It’s no secret that the Covid-19 crisis has transformed daily life for virtually everyone. And according to new research, it looks as though the pandemic has also changed our priorities in ways that could have permanent consequences for the planet—a fact we’ve been abruptly reminded of as the West Coast battles wildfires covering more land than the state of Rhode Island.
According to recent research released by The Harris Poll, climate change—considered the top issue facing American society as recently as last December—now ranks second to last ahead of overpopulation. Further, more than one-third of Gen X men dismissed climate change as “unimportant.” Another 13% of all respondents say the government should do nothing to improve the environment.
These findings should serve as a wake-up call and a rallying cry for brands and consumers who have been distracted with the fallout from the pandemic. The effects of climate change, however, will continue to be felt long after a vaccine for the pandemic is readily available.
Within the past month, tragic events directly related to the earth’s warming climate have unfolded in the United States. Dozens of wildfires have wreaked havoc across California, Oregon and Washington, covering the region in dense smoke, burning homes and businesses to the ground, claiming innocent lives. Over the summer, Death Valley recorded the hottest temperature on earth (130 degrees Fahrenheit), a derecho tore through the Midwest causing unprecedented damage and Hurricane Laura barreled into the Louisiana coast as a Category 4 storm with 150 mph winds.
The effects of climate change … will continue to be felt long after a vaccine for the pandemic is readily available.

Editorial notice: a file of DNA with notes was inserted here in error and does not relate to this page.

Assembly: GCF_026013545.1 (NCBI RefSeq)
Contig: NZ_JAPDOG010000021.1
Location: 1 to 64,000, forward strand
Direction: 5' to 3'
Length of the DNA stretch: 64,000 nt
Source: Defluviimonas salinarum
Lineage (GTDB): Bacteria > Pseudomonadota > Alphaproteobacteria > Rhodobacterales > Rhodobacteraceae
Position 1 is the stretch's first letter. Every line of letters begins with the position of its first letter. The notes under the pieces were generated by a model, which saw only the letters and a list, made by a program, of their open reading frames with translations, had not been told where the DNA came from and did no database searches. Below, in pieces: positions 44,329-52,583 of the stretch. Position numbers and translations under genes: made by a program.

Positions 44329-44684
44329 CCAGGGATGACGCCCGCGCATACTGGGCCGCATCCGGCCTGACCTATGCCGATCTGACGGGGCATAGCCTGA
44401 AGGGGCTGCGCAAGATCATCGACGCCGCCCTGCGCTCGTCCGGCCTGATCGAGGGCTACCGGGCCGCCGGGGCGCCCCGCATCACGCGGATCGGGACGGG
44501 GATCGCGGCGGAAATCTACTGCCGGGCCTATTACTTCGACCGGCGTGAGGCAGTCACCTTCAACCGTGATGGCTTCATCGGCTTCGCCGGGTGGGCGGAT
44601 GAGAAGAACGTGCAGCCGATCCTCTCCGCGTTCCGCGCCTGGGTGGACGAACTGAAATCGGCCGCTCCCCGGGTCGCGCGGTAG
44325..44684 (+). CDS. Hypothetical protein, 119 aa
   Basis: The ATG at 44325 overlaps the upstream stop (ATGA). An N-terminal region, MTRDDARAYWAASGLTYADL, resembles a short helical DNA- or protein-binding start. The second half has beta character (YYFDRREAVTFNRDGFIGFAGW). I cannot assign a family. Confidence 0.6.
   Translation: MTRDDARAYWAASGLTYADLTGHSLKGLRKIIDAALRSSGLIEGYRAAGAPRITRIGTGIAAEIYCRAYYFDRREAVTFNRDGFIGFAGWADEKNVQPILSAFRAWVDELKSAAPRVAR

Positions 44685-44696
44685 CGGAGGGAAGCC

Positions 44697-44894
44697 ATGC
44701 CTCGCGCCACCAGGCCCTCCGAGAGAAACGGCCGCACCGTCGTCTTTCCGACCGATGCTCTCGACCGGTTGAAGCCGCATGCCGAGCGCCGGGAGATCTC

Interestingly, while Americans are personally turning their focus away from environmental responsibility, they still expect companies to act responsibly. Half of Gen Z respondents say their opinion of a company is influenced by how the company behaves in society, second only to the quality of products and services.
It’s clear that the environment needs a champion again; at the same time, consumers appear increasingly in search of brand heroes.
To be successful in the long run, brands must continue to communicate and nurture their commitment to societal issues, including protecting the environment—even in a time when public opinion says it’s less fashionable to do so. Many brands have already demonstrated the business value of vocal environmental accountability. Oatly, Unilever, Tesla and Patagonia have firmly planted a stake in the ground, and reaped the benefits of early activism.
As David M. Solomon, CEO of Goldman Sachs, points out, “There is not only an urgent need to act, but also a powerful business and investing case to do so.”
Now is the time for all brands that agree with this sentiment to stand up and help to refocus people’s minds on the importance of sustainability and each person’s responsibility when it comes to the environment.